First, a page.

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Heritage Conservation District open house to be held next Monday


Adam Coates, the town’s heritage planner, said it is a two-stage process and they are currently nearing the end of the first phase.

 

The Town of Amherstburg is hosting an open house next Monday evening to discuss a proposed heritage conservation district.


A Heritage Conservation District Study was reviewed by the town’s heritage committee last month but the public will get a chance to review the study, the area that has been looked at and provide their input on the plan and its study area.


Adam Coates, the town’s heritage planner, said it is a two-stage process and they are currently nearing the end of the first phase. The consultant MHBC have done fieldwork and have been busy compiling a study, with Coates adding gathering public input at the open house is part of that.


“They are starting to understand the characteristics in the study area and they are going to make recommendations to the heritage committee and to council,” Coates explained.


The boundaries of the heritage conservation district (HDC) may not necessarily mirror the current study area, he noted.


“Beyond just preserving old buildings, a heritage conservation district safeguards the very essence of our community’s identity. Governed by municipal bylaws under the Ontario Heritage Act, each district is a living legacy of our past, present and future,” said Coates. “Luckily, this town is steeped in history.”


Coates stated the study area’s protection is “crucial amidst provincial legislative changes. These changes, aiming to address housing challenges, risk our town’s character. Without HCD designation, many culturally significant properties could face demolition by 2025, leaving no room for community input.”


A loss of such structures could lead to the erosion of a sense of place and community, he added.


An HCD designation is “about cherishing our community’s charm and character for generations to come” with properties falling under one of two categories – contributing properties and other properties. The HCD would outline guidelines around “change management” with Coates noting the HCD doesn’t just apply to private property, but public property as well. Mature trees and width of streets could be encompassed in an HCD, should one receive final approval by town council.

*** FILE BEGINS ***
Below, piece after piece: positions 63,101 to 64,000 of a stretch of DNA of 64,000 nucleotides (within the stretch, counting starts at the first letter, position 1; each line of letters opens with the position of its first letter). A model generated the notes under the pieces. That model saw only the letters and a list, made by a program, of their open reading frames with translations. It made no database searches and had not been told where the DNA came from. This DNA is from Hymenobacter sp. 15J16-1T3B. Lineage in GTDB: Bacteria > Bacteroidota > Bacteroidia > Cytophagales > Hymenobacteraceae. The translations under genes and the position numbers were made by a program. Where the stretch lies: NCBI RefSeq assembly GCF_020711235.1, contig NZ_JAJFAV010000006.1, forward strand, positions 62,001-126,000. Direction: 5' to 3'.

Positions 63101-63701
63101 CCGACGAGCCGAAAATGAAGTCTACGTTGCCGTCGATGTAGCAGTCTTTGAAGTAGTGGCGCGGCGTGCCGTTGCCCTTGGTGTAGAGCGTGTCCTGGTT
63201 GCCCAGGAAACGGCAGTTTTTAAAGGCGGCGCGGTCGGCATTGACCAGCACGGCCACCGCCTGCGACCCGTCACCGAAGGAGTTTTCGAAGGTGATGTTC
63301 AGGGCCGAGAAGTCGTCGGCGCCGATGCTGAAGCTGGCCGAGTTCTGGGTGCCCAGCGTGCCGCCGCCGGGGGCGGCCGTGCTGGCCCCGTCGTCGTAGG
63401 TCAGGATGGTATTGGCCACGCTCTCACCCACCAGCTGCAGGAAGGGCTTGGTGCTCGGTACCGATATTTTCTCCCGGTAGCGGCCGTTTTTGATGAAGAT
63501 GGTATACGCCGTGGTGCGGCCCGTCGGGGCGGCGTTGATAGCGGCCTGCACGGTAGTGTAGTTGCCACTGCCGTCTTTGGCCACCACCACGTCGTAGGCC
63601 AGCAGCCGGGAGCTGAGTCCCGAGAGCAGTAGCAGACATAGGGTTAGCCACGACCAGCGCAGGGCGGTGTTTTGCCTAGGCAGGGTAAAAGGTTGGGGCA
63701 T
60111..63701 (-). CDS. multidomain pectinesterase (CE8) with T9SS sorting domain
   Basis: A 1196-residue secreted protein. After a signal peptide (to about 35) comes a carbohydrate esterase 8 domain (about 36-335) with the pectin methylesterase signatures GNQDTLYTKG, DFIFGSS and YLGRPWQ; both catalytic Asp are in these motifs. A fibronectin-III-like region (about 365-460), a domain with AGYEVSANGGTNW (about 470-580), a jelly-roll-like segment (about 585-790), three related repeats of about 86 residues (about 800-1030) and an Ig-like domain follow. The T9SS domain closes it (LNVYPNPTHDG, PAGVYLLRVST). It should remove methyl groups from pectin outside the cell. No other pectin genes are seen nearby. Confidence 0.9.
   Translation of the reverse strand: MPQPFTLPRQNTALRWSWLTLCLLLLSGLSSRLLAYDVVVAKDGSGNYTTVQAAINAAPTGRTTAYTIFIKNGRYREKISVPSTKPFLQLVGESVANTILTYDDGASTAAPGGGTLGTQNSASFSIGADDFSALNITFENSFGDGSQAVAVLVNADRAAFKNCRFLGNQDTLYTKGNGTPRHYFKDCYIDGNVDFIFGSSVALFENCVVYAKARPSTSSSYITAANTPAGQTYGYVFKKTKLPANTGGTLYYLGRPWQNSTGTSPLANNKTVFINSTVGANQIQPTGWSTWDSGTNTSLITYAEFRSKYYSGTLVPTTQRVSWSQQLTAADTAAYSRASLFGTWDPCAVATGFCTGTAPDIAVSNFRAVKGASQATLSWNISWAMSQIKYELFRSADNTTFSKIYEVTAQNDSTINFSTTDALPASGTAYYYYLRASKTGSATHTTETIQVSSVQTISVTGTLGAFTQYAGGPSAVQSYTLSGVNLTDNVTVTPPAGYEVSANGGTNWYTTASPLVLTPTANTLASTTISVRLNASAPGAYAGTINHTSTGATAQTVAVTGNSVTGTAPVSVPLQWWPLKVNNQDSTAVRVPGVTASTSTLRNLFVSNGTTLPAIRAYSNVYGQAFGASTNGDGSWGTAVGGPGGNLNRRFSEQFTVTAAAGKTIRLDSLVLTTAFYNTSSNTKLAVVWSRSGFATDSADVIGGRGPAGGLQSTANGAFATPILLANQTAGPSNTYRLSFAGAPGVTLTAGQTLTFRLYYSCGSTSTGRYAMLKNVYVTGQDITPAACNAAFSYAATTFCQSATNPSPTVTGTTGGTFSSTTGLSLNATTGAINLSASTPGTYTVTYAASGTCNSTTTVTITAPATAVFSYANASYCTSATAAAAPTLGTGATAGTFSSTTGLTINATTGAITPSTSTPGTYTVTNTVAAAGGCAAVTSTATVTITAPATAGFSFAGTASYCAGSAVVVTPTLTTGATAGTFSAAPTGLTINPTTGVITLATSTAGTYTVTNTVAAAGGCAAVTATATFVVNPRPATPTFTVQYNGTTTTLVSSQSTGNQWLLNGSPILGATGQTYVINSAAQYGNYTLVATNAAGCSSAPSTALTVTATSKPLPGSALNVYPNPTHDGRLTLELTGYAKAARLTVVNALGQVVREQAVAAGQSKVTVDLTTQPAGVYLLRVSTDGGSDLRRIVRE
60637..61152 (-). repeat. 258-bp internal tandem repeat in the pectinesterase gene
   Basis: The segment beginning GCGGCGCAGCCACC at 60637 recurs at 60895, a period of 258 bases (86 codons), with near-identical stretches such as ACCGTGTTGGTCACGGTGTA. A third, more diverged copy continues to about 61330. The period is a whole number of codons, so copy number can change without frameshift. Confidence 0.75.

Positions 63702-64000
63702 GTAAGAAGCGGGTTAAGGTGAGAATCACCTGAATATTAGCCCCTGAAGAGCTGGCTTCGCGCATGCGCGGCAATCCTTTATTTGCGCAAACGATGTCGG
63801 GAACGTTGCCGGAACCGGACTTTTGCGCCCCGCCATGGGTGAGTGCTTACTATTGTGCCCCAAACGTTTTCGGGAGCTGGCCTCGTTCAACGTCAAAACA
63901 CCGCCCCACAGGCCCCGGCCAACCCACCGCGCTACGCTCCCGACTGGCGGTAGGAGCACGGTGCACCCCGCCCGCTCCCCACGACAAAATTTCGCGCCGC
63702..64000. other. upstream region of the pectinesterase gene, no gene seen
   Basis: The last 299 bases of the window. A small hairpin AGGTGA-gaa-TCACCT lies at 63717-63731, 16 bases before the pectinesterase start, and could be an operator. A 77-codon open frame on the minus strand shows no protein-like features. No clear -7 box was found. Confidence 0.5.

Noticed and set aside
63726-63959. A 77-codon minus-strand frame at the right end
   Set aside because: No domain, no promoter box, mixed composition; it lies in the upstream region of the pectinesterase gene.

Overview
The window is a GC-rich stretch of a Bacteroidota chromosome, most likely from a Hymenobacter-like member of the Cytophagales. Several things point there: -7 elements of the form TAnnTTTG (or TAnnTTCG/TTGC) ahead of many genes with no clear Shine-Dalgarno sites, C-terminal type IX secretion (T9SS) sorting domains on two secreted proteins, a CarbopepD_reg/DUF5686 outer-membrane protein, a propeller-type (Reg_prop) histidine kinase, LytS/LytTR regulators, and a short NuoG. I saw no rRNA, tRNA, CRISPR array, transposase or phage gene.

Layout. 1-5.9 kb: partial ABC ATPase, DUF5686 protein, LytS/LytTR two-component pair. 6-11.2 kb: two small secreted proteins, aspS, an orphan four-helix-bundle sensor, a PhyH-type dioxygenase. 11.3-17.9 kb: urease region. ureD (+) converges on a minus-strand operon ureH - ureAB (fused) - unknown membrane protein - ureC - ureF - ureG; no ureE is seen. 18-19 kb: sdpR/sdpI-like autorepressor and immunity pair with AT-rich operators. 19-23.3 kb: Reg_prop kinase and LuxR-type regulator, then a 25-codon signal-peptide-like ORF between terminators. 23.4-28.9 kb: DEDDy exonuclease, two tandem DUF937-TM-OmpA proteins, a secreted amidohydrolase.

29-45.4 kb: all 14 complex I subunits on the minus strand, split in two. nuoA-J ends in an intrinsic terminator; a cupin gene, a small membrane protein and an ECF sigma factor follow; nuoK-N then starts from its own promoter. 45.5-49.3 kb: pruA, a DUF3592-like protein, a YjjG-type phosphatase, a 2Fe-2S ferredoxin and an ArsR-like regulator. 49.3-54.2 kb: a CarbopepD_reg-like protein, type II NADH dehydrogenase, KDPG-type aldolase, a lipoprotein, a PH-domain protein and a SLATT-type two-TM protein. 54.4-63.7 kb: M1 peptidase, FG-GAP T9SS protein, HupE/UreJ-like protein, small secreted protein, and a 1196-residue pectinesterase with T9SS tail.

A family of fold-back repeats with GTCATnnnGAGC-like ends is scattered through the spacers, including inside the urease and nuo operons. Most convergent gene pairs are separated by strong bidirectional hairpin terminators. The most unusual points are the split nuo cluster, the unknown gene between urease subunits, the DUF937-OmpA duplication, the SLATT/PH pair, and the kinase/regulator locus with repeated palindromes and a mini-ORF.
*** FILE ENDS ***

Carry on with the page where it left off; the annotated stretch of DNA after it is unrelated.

An HCD would involve the exterior of properties, but not apply to the interior of a building. Coates said contributing properties and other properties would each have policies governing exterior work, such as alterations, additions or building something new.


“Not every house, just because it’s old, is a contributing property,” he said. “That’s something the consultant is vetting.”


Regular maintenance and such things as skylights and evestroughs, landscaping, fencing and other upgrades could fall under exemptions and not be governed under a district. A “heritage permit” would not be necessary for such work and exemptions would be defined in the HCD.


“Despite common misconceptions, research from both sides of the border suggests that being part of a heritage district is a boon for property values. Take, for example, the University of Waterloo’s Heritage Resources Centre findings. Their study revealed that properties within heritage conservation districts not only maintain their value but often experience more stable appreciation compared to neighbouring areas.”


HCDs have guidelines covering exterior changes to buildings and landscapes, he added, but Coates maintained “HCD guidelines serve to preserve our community’s unique character and heritage.” He compared regulations to building codes, fire codes, property standards bylaws and conservation authority regulations, adding “while it might seem like extra red tape, it’s all part of ensuring our neighbourhoods maintain their charm and historical significance for generations to come.”


The second phase of the process is to turn the study into a formal plan and implement it with policies and guidelines.


The April 15 open house is at the Libro Centre from 5-7 p.m. with informal presentations from the consultant at 5:30 p.m. and 6:30 p.m. A survey will be up for a month on the Talk the Burg website.

Heritage Conservation District open house to be held next Monday

By Ron Giofu

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